Thibaut Duprey is the Director of Systemic Risk Analytics in the Financial Stability Department. He was previously Senior Research Advisor and Director for Model Development and Research in the same department. Over time, he contributed to policy, modelling and research work for both the monetary policy and financial system cycles. His broad topics of interest include the financial stability-monetary policy framework, the interactions with macroprudential policies, the early warnings of financial crises, stress-testing the financial system, the macroeconomic implications of natural disasters… Before joining the Bank, he was an economist at the Financial Stability Directorate of the Banque de France and visited the European Central Bank. He received his Ph.D. in Economics from the Paris School of Economics and a double undergraduate degree in law and economics from the Université de Lorraine.
We use a suite of risk-assessment models to examine the possible impact of a hypothetical house price correction, centred in the Toronto and Vancouver areas. We also assume financial stress significantly amplifies the macroeconomic impact of the house price decline.
Financial system vulnerabilities increase the downside risk to future GDP growth. Macroprudential tightening significantly reduces financial stability risks associated with vulnerabilities. Monetary policy faces a trade-off between financial stability and macroeconomic risks.
When financial system vulnerabilities are elevated, they can give rise to asymmetric risks to the economic outlook. To illustrate this, I consider the economic outlook presented in the Bank of Canada’s October 2017 Monetary Policy Report in the context of two key financial system vulnerabilities: high levels of household indebtedness and housing market imbalances.
This note presents a composite indicator of Canadian financial system vulnerabilities—the Vulnerabilities Barometer. It aims to complement the Bank of Canada’s vulnerabilities assessment by adding a quantitative and synthesized perspective to the more granular (distributional) analysis presented in the Financial System Review.
Severe disruptions in the financial markets, as observed during the 2008 global financial crisis or the COVID-19 pandemic, can impair the stability of the entire financial system and worsen macroeconomic downturns.
The COVID-19 pandemic highlighted the need for policy-makers to closely monitor disruptions to the retail and food business sectors. We present a new method to measure business opening and closing rates using real-time data from Google Places, the dataset behind the Google Maps service.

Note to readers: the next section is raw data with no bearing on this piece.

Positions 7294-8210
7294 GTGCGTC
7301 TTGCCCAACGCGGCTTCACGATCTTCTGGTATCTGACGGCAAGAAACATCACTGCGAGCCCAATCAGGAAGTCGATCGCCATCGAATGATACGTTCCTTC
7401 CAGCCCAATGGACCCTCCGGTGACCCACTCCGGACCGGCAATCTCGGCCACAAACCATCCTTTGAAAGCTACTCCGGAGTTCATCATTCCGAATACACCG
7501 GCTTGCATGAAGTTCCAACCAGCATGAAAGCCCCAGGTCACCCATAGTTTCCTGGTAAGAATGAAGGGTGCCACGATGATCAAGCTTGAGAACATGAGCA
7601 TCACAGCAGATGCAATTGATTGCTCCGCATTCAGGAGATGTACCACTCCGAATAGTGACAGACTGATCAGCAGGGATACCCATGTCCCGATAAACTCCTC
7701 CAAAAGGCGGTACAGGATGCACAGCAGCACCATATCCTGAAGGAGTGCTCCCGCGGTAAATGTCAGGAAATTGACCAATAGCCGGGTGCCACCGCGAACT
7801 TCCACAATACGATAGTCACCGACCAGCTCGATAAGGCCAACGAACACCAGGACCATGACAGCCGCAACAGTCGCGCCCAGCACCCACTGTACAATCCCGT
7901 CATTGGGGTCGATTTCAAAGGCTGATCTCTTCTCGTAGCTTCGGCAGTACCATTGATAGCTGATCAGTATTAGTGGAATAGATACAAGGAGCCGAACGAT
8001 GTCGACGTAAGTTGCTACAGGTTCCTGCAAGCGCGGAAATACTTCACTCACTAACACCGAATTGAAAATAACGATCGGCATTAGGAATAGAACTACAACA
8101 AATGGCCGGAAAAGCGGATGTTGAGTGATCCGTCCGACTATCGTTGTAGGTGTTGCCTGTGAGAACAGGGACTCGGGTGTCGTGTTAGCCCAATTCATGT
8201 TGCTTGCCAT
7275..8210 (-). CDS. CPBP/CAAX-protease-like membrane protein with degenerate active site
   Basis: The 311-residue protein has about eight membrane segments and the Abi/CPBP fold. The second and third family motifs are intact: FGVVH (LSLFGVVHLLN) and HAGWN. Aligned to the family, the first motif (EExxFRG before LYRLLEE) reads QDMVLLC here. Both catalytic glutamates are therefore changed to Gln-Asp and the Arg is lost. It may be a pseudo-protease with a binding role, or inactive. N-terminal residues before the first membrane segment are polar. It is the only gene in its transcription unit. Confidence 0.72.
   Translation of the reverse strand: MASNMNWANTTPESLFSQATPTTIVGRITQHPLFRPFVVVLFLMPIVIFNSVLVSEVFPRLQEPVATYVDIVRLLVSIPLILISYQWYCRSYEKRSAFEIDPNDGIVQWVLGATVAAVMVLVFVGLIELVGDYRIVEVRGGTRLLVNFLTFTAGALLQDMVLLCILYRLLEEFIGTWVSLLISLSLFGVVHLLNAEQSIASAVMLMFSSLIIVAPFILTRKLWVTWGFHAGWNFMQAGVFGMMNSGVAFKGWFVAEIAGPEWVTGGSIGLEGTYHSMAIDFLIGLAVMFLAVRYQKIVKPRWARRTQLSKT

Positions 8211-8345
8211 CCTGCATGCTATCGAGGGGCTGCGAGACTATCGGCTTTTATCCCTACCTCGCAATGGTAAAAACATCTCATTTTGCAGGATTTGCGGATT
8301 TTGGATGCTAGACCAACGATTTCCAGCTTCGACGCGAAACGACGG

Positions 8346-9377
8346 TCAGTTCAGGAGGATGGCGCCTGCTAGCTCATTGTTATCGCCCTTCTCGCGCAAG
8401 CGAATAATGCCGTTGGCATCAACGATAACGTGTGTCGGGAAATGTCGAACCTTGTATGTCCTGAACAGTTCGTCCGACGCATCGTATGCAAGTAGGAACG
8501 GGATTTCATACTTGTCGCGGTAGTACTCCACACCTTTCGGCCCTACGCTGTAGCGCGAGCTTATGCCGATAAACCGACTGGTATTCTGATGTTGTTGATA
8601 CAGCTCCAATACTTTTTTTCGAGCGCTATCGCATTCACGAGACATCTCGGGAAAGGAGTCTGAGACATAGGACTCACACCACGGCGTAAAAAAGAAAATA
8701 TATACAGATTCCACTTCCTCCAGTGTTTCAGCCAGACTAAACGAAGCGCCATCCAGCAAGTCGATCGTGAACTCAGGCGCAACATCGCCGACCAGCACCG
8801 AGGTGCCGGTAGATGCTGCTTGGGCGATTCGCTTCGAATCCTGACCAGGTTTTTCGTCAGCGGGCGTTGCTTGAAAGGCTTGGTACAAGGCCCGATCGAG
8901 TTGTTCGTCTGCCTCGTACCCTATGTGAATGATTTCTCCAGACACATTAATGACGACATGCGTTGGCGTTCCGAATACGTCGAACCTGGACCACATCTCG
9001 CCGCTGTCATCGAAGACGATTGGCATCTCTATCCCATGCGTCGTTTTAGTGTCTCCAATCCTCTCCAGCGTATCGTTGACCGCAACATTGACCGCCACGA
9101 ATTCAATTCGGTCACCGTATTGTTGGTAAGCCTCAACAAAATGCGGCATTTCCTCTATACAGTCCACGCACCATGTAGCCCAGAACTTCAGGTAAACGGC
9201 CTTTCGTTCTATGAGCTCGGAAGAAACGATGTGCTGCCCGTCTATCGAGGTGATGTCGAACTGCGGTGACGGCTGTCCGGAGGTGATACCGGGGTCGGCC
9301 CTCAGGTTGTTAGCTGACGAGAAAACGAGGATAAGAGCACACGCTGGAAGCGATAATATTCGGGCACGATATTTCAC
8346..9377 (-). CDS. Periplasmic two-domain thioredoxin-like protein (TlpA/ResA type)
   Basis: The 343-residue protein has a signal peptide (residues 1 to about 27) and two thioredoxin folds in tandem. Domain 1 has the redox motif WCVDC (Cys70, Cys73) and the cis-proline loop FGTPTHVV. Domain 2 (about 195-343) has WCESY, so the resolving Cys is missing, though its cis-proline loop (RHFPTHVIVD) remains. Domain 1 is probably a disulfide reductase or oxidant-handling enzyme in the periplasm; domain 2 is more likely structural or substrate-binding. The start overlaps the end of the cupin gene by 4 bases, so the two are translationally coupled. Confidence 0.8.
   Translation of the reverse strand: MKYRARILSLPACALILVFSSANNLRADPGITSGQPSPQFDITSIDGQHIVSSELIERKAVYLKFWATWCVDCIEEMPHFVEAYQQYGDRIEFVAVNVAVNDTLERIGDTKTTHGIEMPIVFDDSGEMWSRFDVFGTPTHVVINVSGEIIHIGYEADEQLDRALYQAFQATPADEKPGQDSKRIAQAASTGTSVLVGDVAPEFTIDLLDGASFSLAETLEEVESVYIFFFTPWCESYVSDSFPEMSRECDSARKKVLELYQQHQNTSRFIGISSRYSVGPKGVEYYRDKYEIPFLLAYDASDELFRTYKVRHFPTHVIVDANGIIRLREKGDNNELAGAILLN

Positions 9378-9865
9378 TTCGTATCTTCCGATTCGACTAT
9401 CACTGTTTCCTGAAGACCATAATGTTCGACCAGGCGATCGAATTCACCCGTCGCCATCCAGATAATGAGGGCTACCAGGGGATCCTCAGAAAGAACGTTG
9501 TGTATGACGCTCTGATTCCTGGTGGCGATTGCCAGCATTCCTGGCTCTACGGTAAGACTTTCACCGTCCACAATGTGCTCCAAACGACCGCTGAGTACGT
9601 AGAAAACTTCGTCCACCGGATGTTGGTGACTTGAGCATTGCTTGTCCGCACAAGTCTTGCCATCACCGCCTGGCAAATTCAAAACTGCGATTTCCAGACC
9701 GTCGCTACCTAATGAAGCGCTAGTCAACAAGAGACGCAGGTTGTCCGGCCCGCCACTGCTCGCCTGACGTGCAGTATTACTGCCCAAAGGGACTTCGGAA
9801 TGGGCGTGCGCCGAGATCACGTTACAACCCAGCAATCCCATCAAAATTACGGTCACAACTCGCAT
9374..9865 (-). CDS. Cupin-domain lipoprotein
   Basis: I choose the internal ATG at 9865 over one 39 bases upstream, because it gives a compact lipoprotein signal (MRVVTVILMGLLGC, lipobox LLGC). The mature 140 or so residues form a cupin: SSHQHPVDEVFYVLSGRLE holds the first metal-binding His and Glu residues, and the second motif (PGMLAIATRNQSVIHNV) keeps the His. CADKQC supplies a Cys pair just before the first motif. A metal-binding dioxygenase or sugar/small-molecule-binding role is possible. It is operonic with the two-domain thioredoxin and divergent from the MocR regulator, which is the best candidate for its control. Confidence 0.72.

Can central bank and government policies impact the risks around the outlook for GDP growth? We find that fiscal stimulus makes strong GDP growth more likely—even more so when monetary policy is constrained—rather than weak GDP growth less likely. Thus, fiscal stimulus should accelerate the recovery phase of the COVID-19 pandemic.
Models for macroeconomic forecasts do not usually take into account the risk of a crisis—that is, a sudden large decline in gross domestic product (GDP). However, policy-makers worry about such GDP tail risk because of its large social and economic costs.
This paper predicts phases of the financial cycle by using a continuous financial stress measure in a Markov switching framework. The debt service ratio and property market variables signal a transition to a high financial stress regime, while economic sentiment indicators provide signals for a transition to a tranquil state.
Production efficiency and financial stability do not necessarily go hand in hand. With heterogeneity in banks’ abilities to screen borrowers, the market for loans becomes segmented and a self-competition mechanism arises. When heterogeneity increases, the intensive and extensive margins have opposite effects.
This paper introduces a new methodology to date systemic financial stress events in a transparent, objective and reproducible way. The financial cycle is captured by a monthly country-specific financial stress index.
We present a new corporate default model, one of the building blocks of the Bank of Canada’s bank stress-testing infrastructure. The model is used to forecast corporate loan losses of the Canadian banking sector under stress.
We use models to better understand and assess how risks could affect the financial system. In our hypothetical scenario, a house price correction and elevated financial stress weigh on the economy. An increased number of households and businesses have difficulty repaying loans. Nonetheless, the large banks remain resilient.